I'm blessed. I have my family, friends & some killer arms. And the confidence is coming. I came across a girl today on Instagram who writes #confident under every photo she posts. I dig it. I may not do it, but I'm going to think it in my head. On repeat. Everyday.

And to counter the chubby gallery, I'm PROUD & CONFIDENT to show you that I've busted my J.Lo booty from a size 18 to a size 6. #confident

132-135lbs, & size 6, SM-MED

Thank you to those of you who offered wisdom, encouragement, or a shoulder to cry on. Thank you for being my cheerleaders. I love you to the moon & back.
Tuesday, March 5, 2013

In Every Season

"Only people who are capable of loving strongly can also suffer great sorrow, but this same necessity of loving serves to counteract their grief and heals them." - Leo Tolstoy

In the time I began writing this blog, I have been touched & saddened to know the amount of women I know who have suffered a miscarriage. Our lives don't connect on a daily basis, other than a quick encounter on Facebook, as we watch each other's lives unfold. I have been awed & humbled at the depth that has been shared because I shared my grief & pain. I do not feel worthy of carrying others burdens, but I certainly feel honored to be told such things in confidence. 

I have people ask frequently how long I grieved or what to expect in their time of grieving their loss. The answer is that there is no answer. You can expect to feel deeply. You can expect waves of emotion to hit you like a rogue wave every once in a while. You can be standing on stage at church, watch your friend walk in with her round belly, & suddenly feel like your legs are going to give out. 

Depending on who are you in your daily life, who you are in your thought life & who you are behind closed doors, is who you can expect to be in moments like these. I'm an extrovert. I write when I feel strongly. I externally process. So, when tragedy strikes, I do my best processing in the dark room of our office with a little Sia on in the background (which is what is currently playing) & the blinking cursor flying across the page. 

You can also expect that your spouse will process the opposite of you. For the mamas, you feel connected the second that pink line begins to appear. This isn't the case for men. So, don't push. They won't feel the depth of this. Maybe there are exceptions to this rule, but I can think of only one man I know who took it harder than his wife.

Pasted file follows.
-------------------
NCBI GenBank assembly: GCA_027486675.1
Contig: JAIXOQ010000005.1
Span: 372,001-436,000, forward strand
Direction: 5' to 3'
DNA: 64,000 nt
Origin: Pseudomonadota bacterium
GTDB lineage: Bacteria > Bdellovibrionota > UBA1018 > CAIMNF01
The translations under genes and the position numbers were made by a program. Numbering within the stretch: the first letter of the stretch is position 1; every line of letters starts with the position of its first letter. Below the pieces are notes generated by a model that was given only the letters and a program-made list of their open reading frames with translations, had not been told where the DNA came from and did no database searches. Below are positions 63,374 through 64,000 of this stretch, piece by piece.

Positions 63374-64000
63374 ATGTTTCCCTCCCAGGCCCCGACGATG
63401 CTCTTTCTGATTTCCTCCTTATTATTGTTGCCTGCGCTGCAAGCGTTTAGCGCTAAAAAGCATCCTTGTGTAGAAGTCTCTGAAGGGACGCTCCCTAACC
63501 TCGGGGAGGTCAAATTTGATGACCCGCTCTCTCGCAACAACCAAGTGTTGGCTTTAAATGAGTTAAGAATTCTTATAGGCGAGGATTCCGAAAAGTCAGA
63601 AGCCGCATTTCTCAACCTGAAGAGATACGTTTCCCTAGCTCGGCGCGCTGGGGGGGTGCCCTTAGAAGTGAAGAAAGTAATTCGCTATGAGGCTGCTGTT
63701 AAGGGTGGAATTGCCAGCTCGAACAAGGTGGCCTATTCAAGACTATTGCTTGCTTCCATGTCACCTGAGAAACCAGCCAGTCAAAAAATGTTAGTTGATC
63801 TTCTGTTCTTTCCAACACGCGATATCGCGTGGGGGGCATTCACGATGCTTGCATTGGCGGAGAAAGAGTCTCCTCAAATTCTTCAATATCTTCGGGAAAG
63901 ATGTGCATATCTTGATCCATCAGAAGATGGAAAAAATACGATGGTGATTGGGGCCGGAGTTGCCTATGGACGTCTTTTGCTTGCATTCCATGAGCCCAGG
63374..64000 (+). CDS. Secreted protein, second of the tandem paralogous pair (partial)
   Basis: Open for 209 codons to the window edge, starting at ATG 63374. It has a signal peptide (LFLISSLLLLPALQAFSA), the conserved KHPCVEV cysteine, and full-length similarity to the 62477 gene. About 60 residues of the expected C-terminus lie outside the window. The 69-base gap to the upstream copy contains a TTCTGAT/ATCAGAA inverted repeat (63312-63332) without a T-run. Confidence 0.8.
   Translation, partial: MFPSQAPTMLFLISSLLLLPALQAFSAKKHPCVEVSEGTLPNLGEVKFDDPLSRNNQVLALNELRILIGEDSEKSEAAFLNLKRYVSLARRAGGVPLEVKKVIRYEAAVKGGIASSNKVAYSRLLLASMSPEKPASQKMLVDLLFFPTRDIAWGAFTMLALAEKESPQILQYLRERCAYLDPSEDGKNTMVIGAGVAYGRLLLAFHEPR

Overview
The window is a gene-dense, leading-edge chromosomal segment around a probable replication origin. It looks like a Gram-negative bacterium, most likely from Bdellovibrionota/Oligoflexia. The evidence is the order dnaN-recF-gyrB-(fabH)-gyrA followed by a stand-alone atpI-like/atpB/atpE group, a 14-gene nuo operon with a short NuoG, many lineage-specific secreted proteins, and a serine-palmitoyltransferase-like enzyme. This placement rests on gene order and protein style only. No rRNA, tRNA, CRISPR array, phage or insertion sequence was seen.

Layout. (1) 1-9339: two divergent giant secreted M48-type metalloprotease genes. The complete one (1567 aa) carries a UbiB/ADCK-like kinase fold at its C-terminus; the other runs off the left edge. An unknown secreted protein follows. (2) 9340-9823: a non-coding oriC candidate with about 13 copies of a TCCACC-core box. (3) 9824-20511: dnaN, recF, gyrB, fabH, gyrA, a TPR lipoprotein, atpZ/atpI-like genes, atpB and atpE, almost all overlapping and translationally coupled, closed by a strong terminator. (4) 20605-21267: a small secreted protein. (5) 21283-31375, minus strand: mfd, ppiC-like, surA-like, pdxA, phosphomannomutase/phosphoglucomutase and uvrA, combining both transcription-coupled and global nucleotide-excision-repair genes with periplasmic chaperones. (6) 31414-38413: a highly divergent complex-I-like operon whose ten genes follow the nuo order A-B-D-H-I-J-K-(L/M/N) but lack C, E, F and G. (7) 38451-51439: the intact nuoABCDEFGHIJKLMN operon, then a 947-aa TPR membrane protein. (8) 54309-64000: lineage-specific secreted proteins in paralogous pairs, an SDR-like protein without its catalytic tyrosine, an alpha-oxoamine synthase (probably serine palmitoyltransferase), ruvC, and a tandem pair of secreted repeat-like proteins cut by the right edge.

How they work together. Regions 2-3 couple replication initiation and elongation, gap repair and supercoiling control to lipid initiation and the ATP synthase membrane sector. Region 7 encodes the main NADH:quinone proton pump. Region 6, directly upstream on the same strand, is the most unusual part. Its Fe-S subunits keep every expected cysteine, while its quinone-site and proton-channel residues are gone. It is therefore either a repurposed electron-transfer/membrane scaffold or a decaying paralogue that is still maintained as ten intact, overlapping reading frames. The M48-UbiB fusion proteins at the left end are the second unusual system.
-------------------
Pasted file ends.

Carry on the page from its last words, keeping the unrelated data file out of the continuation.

I also have people tell me that they feel condemned or condescended to by others about the process of grieving. Just typing that sentence made me feel angry. How dare anyone, whether closely connected or some random ass person on the street, make you feel any differently than you do? How dare we put time limits or restraints on other's pain or grief, when we have NEVER been in their position? There is a time to mourn & a time to dance. That time is relative to each person. Some grieve a short time, they process quickly, accept the reality that their baby was not meant for this world. That's their prerogative. Others take longer to process, struggle to understand the greater picture & can't imagine how this ended up being their journey & their story. Both ways are correct. There is no wrong answer when it comes to grief. 

The greatest revelation to me in the last 3 years is in knowing how so not alone we are. Nearly every woman I have talked to privately about miscarriage & loss tells me how terribly alone they feel. I know that aloneness. Laying in that hospital bed, no one can comfort you really. Coming home from the hospital, knowing that you are no longer full of your baby's life is one of the loneliest moments. But how much better would the world be if we took our experiences & comforted, sent flowers, sent cards, offered deep, loving words to those we know who are brokenhearted? 

Could you touch someone with your personal story of loss? Could you in some way show them that they aren't alone? Are you willing to share your story? Are you brave enough to guest blog? Submit your stories & I'll pick 2 stories to share. 

a.
Saturday, March 2, 2013

Birth & Loss

**Thank you to those of you who have sent texts & emails telling me you're thinking of me. I can't tell you how completely blown out of the water I was every time I received a little love note with your kind, caring words. You are all unbelievable & I'm blessed to know you.**

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Today should be a very joyous day. It's not that it's not, but today is my due date. I found out in June that I was pregnant & I was so excited to be having another baby, only to find out 2 months later, that our baby was gone.